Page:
necessaries. 1. Things that are indispensable to living <an infant’s necessaries include food, shelter, and clothing>. • Necessaries include whatever food, medicine, clothing, shelter, and personal services are usu. considered reasonably essential for the preservation and enjoyment of life, to the extent that a person having a duty of protection must furnish them. — Also termed necessities; necessities of life. [Cases: Husband and Wife 19.] 2. Things that are essential to maintaining the lifestyle to which one is accustomed <a multimillionaire’s necessaries may include a chauffeured limousine and a private chef>. • The term includes whatever is reasonably needed for subsistence, health, comfort, and education, considering the person’s age, station in life, and medical condition, but it excludes (1) anything purely ornamental, (2) anything solely for pleasure, (3) what the person is already supplied with, (4) anything that concerns someone’s estate or business as opposed to personal needs, and (5) borrowed money. Under the common law, a husband was required to pay debts incurred by his wife or children for necessaries. Beginning in the late 1960s, most states began to change their statutes regarding the obligation to provide necessaries to include both husband and wife. See DOCTRINE OF NECESSARIES; FAMILY-EXPENSE STATUTE .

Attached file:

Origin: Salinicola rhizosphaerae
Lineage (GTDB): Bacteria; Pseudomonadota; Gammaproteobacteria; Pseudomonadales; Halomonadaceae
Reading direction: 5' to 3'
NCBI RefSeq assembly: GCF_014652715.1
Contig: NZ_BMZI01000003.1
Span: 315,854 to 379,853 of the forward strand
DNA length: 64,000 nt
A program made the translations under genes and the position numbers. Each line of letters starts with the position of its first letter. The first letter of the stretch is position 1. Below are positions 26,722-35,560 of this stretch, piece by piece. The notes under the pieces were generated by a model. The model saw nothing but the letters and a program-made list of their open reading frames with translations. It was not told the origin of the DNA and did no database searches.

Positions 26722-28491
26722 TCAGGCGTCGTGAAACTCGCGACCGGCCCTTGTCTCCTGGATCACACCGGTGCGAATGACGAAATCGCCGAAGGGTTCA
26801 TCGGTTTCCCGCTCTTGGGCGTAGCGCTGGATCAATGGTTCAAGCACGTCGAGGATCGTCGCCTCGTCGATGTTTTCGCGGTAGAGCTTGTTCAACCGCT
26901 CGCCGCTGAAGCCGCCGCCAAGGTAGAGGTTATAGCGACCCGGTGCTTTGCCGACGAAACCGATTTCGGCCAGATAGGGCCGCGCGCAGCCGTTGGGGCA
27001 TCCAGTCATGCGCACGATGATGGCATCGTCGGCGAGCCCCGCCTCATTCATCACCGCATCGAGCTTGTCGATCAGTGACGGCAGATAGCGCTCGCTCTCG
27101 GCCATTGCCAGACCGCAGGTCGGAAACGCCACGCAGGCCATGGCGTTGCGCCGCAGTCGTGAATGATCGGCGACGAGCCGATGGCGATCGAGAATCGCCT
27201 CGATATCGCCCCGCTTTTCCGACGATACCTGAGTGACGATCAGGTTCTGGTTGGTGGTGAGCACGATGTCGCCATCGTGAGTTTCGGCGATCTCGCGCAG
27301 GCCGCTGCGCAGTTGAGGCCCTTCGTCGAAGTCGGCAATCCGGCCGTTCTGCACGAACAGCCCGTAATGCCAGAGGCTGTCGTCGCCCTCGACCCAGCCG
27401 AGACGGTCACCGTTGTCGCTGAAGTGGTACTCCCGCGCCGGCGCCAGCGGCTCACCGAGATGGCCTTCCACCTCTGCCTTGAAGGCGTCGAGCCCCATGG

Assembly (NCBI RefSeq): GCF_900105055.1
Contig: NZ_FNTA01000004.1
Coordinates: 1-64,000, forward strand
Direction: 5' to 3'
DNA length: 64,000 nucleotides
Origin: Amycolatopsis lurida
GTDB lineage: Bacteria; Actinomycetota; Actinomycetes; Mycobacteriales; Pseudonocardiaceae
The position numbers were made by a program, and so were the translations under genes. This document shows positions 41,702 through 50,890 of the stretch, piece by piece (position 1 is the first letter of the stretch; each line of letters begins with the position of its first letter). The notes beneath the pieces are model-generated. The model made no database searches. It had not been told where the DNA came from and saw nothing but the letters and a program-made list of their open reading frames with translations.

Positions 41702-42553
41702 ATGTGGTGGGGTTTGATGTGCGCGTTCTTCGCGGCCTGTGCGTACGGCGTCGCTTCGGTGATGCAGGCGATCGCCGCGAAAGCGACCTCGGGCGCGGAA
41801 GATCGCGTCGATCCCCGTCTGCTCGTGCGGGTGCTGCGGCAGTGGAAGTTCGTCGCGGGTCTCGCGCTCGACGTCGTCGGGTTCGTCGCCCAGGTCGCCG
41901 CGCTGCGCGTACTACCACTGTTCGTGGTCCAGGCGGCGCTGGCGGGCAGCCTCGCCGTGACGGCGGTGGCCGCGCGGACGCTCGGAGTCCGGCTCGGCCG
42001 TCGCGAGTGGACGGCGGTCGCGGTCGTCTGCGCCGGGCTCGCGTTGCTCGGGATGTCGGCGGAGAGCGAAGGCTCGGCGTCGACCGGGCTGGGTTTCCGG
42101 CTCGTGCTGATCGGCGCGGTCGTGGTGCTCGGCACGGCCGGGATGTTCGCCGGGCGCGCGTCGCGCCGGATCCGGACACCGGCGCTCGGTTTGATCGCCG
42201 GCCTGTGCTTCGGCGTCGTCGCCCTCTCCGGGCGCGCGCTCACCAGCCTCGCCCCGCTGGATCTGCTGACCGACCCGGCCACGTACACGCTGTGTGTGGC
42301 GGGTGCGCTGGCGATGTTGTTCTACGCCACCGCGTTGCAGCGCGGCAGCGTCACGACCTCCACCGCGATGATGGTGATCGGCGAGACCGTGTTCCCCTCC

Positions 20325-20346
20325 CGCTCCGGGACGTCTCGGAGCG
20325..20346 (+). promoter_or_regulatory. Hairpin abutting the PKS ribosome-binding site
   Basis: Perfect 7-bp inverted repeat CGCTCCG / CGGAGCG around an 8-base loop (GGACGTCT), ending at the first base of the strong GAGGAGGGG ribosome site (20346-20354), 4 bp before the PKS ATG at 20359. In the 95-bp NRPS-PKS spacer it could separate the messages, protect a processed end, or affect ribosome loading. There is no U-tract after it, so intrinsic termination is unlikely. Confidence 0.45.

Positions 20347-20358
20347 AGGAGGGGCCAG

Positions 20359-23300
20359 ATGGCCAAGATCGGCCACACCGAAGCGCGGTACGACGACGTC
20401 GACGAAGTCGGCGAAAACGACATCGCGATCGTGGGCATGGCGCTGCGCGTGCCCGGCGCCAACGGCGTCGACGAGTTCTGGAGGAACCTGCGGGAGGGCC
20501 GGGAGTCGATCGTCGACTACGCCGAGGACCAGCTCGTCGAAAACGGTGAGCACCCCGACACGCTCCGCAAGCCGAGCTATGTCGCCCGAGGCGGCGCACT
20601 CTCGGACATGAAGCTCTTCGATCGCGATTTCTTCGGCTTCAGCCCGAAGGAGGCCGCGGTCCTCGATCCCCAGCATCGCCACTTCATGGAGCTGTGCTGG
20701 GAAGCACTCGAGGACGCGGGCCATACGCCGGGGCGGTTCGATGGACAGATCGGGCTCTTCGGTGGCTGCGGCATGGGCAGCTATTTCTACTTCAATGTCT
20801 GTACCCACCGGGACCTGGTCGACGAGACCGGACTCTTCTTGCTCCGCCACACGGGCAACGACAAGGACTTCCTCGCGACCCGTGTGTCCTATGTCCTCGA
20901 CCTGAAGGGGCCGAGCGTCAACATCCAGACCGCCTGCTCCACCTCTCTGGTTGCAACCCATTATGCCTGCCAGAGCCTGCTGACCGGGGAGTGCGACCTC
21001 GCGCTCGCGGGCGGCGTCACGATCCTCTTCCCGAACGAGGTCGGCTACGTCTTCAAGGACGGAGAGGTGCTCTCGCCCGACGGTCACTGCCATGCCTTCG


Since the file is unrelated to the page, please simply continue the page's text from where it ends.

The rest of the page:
“Things may be of a useful character, but the quality or quantity supplied may take them out of the character of necessaries. Elementary textbooks might be a necessary to a student of law, but not a rare edition of ‘Littleton’s Tenures,’ or eight or ten copies of ‘Stephen’s Commentaries.’ Necessaries also vary according to the station in life of the infant or his peculiar circumstances at the time. The quality of clothing suitable to an Eton boy would be unnecessary for a telegraph clerk; the medical attendance and diet required by an invalid would be unnecessary to one in ordinary health. It does not follow therefore that because a thing is of a useful class, a judge is bound to allow a jury to say whether or no it is a necessary.” William R. Anson, Principles of the Law of Contract 172 (Arthur L. Corbin ed., 3d Am. ed. 1919).


3.Maritime law. Supplies and services needed for the maintenance and operation of a vessel, including repairs, tow fees, and the costs of loading and unloading. • Authorized provision of necessaries automatically confers a maritime lien to the provider under the Federal Maritime Lien Act, 46 USCA §§ 31341–31343.“The case law is clear that ‘necessaries’ does not mean absolutely indispensable; rather, the term refers to what is reasonably needed in the ship’s business.” Thomas J. Schoenbaum, Admiralty and Maritime Law 256 (1987).

[Blacks Law 8th]